The smallest, third Z antenna (often within the thickness of the case) is used to avoid the multiple spike effect and allows the receiver to be positioned fairly accurately in line with the transmitter (as long as the burial depth is not too great).
A device with three antennas not only has the advantage of indicating the direction, but is also more precise during the close search (final few metres).

Choosing your shovel

Along with the avalanche transceiver, the shovel and probe are essential pieces of avalanche safety equipment. However, given the large number of products on offer, how do you pick the right equipment? Recent findings of a Master thesis from the University of Innsbruck show that the right choice of shovel can reduce shoveling time in the event of an avalanche burial by up to 2 minutes.
Although weight and size are often emphasised, there are many other important factors to consider. The variation in price is not only due to the different brands. Here are a few tips to help you understand these differences.


The first and main difference is in the materials used for the shovel's blade and handle. There are two different materials commonly used for the blade: aluminum and polycarbonate. Plastic blades are lighter and less bulky than aluminium ones of the same size. For harder snow, however, aluminum is stronger and sharper. The materials used for the handle also differ.


A larger blade volume allows you to clear snow more effectively.


A telescopic handle not only makes a shovel compact, it also provides greater leverage, ensuring better grip and more effective shoveling.


Depending on the terrain you are about to shovel, shoveling as a team in a V-shaped formation allows you to clear snow more effectively than traditional shoveling. Two people stand at the front and shovel snow backwards, while the third person clears snow away. Working in rotation improves efficiency and the V-shaped shoveling formation allows you to create a flat platform which can be used to receive the victim, keep them warm and carry out first aid. There are also other factors which increase the price: a grip for better handling, the shape of the handle, the shape of the blade, its rigidity, the snow anchor function, rescue sled, etc.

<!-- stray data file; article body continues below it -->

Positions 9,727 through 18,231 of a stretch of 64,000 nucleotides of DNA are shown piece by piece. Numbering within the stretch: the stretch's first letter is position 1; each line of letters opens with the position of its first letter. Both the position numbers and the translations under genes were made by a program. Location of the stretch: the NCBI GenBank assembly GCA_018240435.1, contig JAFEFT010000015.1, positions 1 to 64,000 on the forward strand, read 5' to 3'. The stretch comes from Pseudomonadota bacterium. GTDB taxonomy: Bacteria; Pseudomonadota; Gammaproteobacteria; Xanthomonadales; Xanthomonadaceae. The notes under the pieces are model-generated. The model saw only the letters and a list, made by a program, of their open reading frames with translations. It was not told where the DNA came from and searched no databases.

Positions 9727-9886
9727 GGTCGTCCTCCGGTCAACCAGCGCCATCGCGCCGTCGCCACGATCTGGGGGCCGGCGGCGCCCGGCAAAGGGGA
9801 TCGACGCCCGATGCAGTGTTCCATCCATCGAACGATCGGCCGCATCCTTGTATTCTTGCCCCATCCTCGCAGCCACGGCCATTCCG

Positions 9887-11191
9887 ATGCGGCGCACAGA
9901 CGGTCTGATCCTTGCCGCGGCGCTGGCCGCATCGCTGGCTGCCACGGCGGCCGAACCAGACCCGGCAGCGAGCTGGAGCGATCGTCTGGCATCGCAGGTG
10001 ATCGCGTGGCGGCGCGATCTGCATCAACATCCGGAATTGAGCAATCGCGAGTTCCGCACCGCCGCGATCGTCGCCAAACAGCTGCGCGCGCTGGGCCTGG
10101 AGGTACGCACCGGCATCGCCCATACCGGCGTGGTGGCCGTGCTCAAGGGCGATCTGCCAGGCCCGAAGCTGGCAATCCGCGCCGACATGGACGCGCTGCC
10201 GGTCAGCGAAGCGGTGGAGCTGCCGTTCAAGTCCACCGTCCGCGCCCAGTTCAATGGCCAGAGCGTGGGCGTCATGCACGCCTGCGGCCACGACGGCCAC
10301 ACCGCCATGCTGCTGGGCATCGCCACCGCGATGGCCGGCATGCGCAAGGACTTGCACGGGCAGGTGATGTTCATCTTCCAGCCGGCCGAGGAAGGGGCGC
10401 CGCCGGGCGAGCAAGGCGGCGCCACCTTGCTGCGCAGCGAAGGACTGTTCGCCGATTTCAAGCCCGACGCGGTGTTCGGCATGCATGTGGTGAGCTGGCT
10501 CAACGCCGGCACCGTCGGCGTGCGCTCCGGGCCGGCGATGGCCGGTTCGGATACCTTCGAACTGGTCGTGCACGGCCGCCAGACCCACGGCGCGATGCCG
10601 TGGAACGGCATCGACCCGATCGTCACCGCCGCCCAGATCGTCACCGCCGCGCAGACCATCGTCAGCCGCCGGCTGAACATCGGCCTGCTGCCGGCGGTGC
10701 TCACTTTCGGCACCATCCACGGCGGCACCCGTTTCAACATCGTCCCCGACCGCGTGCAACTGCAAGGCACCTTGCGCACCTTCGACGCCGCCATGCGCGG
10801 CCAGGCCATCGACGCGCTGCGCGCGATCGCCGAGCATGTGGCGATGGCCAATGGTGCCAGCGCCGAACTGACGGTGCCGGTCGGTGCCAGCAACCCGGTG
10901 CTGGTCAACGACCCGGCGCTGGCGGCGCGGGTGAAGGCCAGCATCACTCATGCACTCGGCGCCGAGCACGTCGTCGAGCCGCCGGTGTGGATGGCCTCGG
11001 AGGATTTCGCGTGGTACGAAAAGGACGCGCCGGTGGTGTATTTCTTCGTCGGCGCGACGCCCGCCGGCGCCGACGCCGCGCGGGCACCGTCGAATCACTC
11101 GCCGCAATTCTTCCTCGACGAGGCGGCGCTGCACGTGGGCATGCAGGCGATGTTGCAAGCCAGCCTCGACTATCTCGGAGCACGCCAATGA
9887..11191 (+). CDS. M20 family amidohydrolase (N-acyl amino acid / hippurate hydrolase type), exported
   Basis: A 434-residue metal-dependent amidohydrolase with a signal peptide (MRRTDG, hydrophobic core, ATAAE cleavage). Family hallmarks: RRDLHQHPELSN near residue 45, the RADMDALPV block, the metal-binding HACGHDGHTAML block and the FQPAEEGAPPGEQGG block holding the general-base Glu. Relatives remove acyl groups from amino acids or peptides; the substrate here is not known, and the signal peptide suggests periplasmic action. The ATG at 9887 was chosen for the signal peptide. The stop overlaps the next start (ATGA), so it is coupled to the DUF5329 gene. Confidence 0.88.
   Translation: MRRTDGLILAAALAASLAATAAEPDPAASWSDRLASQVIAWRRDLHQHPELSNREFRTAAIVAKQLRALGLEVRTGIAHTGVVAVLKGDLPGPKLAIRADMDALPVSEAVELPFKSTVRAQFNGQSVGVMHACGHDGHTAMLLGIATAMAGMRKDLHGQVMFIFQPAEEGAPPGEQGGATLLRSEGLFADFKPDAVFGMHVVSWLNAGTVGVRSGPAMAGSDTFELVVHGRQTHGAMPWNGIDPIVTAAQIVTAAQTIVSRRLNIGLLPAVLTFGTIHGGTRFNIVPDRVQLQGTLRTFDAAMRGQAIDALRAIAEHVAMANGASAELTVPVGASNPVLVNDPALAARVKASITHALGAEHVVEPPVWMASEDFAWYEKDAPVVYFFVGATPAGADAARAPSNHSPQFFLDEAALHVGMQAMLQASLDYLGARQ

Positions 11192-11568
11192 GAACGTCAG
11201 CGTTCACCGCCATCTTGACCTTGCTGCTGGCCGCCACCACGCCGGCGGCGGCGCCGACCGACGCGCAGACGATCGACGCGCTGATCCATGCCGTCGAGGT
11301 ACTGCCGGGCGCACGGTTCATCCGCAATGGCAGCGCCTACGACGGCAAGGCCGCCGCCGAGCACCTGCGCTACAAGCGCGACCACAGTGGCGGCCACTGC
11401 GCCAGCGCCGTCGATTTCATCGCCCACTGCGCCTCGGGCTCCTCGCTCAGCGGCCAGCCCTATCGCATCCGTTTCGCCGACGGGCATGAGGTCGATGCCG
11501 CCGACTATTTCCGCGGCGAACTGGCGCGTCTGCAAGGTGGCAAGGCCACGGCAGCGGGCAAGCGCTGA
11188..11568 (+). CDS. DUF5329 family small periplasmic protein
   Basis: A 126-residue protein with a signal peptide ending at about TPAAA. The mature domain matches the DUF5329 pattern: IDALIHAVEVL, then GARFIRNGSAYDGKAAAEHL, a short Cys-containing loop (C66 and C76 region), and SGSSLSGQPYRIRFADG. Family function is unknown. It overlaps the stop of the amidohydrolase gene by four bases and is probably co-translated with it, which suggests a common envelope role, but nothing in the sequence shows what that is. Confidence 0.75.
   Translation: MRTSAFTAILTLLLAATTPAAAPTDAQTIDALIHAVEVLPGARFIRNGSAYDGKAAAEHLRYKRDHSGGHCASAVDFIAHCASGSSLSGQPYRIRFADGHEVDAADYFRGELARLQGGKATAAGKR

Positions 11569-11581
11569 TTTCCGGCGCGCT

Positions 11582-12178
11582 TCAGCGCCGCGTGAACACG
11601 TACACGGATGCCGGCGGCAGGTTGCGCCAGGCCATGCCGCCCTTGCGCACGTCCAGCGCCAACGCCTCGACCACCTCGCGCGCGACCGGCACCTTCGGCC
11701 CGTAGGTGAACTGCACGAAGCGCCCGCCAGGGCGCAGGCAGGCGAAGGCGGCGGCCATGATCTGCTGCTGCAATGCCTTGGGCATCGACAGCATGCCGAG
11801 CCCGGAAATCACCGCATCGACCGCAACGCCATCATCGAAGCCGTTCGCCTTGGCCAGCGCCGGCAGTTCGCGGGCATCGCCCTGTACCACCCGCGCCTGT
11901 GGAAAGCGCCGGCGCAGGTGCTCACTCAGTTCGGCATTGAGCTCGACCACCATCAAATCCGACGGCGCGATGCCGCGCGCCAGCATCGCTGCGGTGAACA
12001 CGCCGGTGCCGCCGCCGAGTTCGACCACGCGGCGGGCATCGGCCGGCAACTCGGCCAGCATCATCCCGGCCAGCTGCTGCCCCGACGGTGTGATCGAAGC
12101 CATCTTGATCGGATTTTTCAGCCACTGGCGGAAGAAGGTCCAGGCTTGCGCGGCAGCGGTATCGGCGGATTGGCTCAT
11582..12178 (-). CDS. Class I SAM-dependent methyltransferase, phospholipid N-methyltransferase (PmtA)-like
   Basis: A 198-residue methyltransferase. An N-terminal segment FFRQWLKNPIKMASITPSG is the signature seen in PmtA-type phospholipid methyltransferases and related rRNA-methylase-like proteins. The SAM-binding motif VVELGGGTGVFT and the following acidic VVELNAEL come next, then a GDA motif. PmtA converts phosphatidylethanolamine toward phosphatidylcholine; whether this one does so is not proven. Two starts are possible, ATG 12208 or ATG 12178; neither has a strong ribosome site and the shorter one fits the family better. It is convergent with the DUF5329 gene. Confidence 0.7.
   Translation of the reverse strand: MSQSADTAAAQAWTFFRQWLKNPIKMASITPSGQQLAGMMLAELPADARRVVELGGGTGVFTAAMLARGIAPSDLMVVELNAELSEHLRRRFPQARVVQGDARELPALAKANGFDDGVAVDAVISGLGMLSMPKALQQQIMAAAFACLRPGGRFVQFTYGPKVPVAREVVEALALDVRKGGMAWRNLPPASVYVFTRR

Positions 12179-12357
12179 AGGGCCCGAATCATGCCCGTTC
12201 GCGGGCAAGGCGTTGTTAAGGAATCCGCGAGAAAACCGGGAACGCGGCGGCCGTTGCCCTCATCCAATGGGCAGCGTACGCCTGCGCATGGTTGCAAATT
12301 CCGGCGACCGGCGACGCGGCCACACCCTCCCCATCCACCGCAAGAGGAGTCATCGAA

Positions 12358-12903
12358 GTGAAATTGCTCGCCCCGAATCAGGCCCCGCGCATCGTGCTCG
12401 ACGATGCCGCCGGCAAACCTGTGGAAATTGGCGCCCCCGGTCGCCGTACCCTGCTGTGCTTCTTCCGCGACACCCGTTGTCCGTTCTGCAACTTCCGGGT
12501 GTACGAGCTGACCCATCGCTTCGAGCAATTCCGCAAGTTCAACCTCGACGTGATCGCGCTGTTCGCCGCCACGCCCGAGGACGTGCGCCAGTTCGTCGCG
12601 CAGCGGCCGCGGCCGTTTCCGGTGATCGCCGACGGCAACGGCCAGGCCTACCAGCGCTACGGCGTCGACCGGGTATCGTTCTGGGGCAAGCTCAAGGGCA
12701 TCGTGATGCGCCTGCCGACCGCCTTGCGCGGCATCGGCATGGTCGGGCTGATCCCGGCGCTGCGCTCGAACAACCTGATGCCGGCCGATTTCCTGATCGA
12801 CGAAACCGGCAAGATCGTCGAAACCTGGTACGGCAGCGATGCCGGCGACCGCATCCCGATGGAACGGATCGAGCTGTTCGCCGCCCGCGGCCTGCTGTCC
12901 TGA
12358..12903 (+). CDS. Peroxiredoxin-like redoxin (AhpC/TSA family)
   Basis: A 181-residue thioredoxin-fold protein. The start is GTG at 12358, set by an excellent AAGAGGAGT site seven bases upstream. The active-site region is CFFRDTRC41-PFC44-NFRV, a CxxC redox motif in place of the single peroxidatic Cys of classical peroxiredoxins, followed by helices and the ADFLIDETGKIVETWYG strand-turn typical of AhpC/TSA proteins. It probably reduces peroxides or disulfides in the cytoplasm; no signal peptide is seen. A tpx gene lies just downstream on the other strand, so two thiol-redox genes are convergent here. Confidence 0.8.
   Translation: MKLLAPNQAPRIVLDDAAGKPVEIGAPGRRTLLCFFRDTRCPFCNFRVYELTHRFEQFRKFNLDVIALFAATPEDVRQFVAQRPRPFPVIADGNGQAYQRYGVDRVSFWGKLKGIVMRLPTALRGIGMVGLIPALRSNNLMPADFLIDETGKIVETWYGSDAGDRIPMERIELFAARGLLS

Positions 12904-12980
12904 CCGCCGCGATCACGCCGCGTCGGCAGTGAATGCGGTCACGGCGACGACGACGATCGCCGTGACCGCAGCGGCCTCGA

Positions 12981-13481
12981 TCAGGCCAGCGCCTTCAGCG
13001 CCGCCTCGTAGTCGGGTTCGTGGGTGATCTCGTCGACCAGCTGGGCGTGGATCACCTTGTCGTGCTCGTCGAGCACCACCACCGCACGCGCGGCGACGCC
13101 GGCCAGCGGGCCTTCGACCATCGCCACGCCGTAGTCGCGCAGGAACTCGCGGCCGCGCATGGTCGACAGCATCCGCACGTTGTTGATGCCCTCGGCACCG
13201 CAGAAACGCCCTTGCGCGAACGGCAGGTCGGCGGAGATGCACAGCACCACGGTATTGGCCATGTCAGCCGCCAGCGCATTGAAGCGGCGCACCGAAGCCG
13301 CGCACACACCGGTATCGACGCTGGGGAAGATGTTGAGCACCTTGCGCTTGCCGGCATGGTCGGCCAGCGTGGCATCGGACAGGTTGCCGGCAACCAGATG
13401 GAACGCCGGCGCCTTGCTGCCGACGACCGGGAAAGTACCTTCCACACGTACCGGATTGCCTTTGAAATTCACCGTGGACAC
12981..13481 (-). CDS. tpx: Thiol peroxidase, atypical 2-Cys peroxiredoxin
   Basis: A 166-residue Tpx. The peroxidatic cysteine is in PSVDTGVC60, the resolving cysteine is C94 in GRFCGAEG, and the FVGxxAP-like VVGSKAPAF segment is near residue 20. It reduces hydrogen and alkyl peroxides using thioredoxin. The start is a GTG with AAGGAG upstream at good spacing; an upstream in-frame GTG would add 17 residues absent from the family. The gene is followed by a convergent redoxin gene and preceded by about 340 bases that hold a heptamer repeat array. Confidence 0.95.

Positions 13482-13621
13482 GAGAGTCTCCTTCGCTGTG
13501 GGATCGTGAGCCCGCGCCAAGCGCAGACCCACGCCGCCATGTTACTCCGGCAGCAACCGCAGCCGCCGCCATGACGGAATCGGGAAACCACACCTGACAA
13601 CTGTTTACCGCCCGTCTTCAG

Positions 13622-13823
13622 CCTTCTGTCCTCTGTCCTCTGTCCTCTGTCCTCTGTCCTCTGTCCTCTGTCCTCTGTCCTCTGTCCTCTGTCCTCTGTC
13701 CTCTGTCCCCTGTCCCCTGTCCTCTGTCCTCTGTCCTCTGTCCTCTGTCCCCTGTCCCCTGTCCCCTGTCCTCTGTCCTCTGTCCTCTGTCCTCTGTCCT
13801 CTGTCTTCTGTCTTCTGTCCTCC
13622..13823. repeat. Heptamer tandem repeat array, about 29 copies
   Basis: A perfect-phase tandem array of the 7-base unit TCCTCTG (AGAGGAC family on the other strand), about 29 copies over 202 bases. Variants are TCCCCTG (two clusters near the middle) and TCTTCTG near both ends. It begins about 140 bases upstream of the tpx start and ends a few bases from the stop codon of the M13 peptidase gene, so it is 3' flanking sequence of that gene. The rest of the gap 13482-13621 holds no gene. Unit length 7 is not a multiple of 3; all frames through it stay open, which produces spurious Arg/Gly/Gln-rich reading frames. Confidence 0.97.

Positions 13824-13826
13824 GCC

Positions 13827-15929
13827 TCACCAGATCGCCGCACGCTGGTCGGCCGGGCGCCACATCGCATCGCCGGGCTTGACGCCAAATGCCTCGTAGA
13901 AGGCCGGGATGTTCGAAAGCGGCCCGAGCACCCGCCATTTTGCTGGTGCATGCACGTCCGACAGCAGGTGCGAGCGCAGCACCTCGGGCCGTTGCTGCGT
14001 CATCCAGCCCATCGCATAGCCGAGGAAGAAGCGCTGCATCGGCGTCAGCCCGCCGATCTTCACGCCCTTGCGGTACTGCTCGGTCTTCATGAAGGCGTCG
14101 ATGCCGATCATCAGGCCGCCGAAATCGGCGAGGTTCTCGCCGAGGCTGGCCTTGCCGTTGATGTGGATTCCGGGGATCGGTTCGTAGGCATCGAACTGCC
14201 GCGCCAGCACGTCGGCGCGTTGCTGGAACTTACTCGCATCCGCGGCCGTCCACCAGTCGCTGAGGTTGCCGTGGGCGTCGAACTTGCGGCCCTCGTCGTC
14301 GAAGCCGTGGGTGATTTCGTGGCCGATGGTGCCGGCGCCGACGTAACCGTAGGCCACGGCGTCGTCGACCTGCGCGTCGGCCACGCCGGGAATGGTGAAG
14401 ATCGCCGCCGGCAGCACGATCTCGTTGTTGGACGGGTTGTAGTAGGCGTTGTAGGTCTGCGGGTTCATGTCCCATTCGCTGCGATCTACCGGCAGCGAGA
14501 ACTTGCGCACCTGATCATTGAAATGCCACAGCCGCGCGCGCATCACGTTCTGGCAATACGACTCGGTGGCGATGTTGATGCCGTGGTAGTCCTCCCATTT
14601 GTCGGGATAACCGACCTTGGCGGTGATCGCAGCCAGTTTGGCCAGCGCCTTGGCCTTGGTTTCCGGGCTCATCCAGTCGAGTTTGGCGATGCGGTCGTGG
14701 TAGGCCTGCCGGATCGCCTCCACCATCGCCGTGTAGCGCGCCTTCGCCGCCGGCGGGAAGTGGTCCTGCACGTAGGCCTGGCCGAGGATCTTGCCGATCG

The first factor to consider when choosing a probe is its length. The longer the probe, the greater the probing depth.


Commonly made from aluminium, brands are now developing more and more carbon probes in order to offer maximum strength at a minimum weight.

The material used for the tensioning system also varies depending on the model. Materials used for tensioning systems include kevlar, steel and dyneema. 


A large diameter increases the strength and sensitivity of the probe. The weight of the probe is primarily influenced by the preceding two points.


A simple assembly system saves the user time, allows them to feel more confident when deploying the probe and enables them to focus on the search.

The probe's depth markings, number of segments and grip are all additional factors which can add value to your probe.


It is important to keep in mind that avalanche safety equipment is intended for use in emergency situations. Although training is the first of our recommendations and will help you be better prepared for challenging situations, it is essential to choose equipment which is intuitive and easy to use in stressful situations.

Discover Vincent from Ortovox's advice for choosing your equipment and learning how to use it!